I began falling in love with mangroves when I visited the mangrove forests being protected in the island of Culion, Palawan. It was holy week and we were at the end of the Good Friday procession which culminated at the Jesuit Retreat House chapel on a hill. Overlooking Culion’s coasts, I could see the patch of green trees from the chapel. I guess I was looking for a refreshing view after a long Via Crucis. Since then, I started to research on mangroves.
A study on the Mesoamerican reef, for example, showed that there are as many as 25 times more fish of some species on reefs close to mangrove areas than in areas where mangroves have been cut down. This makes mangrove forests vitally important to coral reefs and commercial fisheries as well.
Why do I advocate for the protection of mangrove forests?
Mangrove forests protect the land from the sea.
With rising sea levels due to climate change, mangroves function as a buffer zone, a natural shield against ecological disasters (eg. erosion) and storm surges (eg. Yolanda), therefore protecting the shoreline and coastal areas and those living there (eg. fishing communities).
Mangrove forests are very important for estuarine and marine life.
It is the breeding ground and nursery for a variety of marine animals such as fish, invertebrates, amphibians, reptiles, and mammals. When I explore mangroves, I check on fish, shrimps and crabs, the main sources of income for shoreline communities like fishing villages. It has been proven that those with a large population of mangroves also have a large population of fishes and an increase in marine diversity.
Many of us do not know that mangroves are also good for timber, fuel and fodder.
Mangroves are used to build houses, furniture, or even electrical posts. And because of the density of the wood, they are also excellent as firewood. In some countries where pastures are nearly scarce, mangroves are used to feed cattle.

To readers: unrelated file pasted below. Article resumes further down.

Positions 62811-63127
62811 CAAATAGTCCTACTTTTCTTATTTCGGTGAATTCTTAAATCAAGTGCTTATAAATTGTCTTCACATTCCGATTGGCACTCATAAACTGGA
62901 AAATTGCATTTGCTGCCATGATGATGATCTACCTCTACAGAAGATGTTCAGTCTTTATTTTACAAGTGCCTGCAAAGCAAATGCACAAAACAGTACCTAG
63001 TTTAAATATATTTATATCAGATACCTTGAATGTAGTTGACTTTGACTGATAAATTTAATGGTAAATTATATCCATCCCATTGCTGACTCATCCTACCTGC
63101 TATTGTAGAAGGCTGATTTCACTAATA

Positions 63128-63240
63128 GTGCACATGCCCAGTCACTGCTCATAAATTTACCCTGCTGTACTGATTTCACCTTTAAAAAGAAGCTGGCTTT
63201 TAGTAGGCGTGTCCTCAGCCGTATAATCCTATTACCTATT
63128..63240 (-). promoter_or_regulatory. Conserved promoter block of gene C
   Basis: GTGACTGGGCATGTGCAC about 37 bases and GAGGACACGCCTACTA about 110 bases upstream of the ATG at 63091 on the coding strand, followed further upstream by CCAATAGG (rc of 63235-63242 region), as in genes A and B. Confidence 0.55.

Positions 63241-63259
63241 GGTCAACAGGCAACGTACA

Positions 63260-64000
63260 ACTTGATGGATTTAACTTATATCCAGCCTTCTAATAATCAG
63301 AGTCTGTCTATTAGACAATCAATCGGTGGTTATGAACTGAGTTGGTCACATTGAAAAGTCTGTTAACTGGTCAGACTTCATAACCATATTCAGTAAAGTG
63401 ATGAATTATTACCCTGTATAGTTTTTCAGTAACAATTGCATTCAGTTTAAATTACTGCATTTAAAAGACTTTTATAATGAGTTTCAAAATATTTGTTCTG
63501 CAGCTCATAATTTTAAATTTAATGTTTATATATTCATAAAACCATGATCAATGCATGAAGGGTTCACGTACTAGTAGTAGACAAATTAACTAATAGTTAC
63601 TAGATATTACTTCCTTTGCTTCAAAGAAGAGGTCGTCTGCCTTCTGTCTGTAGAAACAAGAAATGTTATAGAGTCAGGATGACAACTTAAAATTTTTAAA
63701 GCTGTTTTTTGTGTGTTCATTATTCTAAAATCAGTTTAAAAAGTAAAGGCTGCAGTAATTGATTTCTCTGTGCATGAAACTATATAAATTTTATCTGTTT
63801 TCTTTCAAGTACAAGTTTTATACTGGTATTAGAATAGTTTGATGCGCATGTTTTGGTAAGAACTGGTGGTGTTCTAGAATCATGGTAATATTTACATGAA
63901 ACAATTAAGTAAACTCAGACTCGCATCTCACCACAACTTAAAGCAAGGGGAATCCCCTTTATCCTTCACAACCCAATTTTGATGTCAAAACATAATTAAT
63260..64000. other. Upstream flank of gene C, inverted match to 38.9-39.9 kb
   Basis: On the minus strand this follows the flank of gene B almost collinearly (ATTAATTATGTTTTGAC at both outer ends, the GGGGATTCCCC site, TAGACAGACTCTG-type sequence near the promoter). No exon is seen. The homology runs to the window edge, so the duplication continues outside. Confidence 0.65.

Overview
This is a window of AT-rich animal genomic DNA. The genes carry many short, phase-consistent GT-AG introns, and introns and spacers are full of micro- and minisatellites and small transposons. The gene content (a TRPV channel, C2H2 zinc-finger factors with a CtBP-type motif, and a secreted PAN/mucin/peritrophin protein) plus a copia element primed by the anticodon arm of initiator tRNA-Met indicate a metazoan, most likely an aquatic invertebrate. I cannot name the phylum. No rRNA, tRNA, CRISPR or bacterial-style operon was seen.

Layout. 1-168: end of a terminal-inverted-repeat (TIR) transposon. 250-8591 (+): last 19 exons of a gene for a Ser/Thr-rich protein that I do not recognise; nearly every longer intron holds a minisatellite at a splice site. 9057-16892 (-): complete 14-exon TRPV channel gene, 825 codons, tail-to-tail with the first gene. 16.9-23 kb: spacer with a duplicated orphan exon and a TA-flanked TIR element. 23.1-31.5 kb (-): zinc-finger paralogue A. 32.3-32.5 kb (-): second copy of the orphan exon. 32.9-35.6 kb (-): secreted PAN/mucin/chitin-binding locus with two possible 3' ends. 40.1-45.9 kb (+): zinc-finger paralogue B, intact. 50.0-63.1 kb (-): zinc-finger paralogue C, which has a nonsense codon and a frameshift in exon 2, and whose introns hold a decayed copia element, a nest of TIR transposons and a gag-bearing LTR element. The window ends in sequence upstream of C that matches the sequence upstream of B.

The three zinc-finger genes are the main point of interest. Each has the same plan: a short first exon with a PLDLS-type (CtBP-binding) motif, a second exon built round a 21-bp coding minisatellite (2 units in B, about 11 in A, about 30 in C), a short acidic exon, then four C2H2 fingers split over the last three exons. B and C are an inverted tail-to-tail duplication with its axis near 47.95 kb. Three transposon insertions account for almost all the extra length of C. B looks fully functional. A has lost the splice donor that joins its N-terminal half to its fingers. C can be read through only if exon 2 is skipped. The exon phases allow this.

The barks of many species of mangroves produce tannin.
Many fishermen use bark extracts to make their fishing nets durable. In one of my skin diving experiences, snorkelers and divers who use the flower of the mangroves to clean goggles fascinated me.
Like many trees and plants, mangroves help purify the air and water.
Mangroves absorb pollutants and heavy metals in the water and in the air. Thus, you can be assured that you are breathing fresh air if you are in a mangrove forest.
What can we do?
Know what species of mangroves in the area. Those are the types of mangrove trees that you should plant. The introduction of a new specie will affect the ecosystem. Remember that mangrove forests have many species of mangrove trees and plants. For example, some areas have nipa palms; some do not.
Organize groups to protect it.
I would highly encourage church groups to participate in government efforts as part of their living out Pope Francis’ encyclical on the environment, Laudato Si.
Report to authorities destruction of these forests. Some local governments have mangrove and reef conservation efforts and programs. It is good to participate in their efforts to protect these crucial ecosystems.
Create appreciation and awareness.
Since we are all on social media, we might want to post photos and articles about mangroves and reef conservation efforts, such as clean up drives, mangrove planting, etc. At the very least, post photos of mangroves when you find yourself in an island or in a place with mangrove forests. Photos of these forests posted on Instagram or Facebook make people appreciate its beauty and its importance.